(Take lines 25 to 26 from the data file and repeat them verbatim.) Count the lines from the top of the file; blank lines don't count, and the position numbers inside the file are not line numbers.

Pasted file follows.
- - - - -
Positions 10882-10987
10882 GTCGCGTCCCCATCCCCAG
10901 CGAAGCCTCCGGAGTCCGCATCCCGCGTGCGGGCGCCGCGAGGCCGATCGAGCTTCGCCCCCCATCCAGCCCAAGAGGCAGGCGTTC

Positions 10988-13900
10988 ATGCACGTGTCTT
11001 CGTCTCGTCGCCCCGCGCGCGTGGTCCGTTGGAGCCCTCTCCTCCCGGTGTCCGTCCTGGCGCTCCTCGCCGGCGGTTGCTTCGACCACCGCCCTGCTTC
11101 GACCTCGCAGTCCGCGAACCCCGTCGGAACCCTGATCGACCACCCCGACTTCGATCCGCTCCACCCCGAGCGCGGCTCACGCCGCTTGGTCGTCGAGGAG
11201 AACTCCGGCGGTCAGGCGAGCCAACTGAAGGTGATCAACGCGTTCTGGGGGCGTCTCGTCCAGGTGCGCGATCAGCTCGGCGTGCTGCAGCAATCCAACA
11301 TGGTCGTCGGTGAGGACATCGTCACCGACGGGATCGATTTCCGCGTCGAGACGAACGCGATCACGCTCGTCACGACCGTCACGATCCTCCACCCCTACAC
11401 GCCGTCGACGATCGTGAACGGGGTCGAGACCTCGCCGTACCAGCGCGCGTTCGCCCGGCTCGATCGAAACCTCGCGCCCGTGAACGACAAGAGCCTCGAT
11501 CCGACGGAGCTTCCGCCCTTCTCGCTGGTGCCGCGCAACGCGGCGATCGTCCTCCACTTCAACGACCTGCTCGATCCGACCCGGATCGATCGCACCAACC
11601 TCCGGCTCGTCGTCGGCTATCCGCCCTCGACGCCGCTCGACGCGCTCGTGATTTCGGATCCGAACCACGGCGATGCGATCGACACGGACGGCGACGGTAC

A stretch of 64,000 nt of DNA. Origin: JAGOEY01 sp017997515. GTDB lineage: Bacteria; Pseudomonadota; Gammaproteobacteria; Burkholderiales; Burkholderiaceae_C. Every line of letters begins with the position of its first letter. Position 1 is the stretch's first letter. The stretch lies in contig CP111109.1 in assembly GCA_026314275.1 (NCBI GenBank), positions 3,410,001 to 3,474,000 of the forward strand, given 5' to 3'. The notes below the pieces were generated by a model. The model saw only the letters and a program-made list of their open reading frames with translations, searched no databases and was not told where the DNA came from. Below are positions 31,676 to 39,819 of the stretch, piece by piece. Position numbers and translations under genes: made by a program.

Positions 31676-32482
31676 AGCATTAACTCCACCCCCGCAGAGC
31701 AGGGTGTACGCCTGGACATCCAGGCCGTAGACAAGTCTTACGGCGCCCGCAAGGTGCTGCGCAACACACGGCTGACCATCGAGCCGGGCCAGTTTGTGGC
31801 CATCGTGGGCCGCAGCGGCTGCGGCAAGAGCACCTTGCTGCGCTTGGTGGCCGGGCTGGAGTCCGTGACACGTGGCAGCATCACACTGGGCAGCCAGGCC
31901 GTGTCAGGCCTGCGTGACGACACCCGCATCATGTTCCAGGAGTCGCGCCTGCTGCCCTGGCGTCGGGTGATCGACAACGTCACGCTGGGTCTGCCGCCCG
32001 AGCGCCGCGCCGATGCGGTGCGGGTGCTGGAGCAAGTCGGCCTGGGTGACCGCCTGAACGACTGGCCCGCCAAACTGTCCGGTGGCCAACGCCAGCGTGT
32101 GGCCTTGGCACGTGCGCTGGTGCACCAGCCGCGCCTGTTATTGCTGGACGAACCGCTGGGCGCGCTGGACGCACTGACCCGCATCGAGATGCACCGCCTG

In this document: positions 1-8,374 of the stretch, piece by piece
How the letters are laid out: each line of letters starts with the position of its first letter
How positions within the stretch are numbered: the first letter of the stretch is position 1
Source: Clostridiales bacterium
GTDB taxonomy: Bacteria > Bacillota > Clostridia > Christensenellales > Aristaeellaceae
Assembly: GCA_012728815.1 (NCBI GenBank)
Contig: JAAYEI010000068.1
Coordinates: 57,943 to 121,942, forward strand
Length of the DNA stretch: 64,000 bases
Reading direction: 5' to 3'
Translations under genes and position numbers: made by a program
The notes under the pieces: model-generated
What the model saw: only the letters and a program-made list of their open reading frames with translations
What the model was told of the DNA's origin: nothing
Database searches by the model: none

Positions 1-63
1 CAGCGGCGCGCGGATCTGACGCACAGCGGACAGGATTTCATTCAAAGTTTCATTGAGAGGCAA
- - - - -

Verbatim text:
GTDB taxonomy: Bacteria > Bacillota > Clostridia > Christensenellales > Aristaeellaceae
Assembly: GCA_012728815.1 (NCBI GenBank)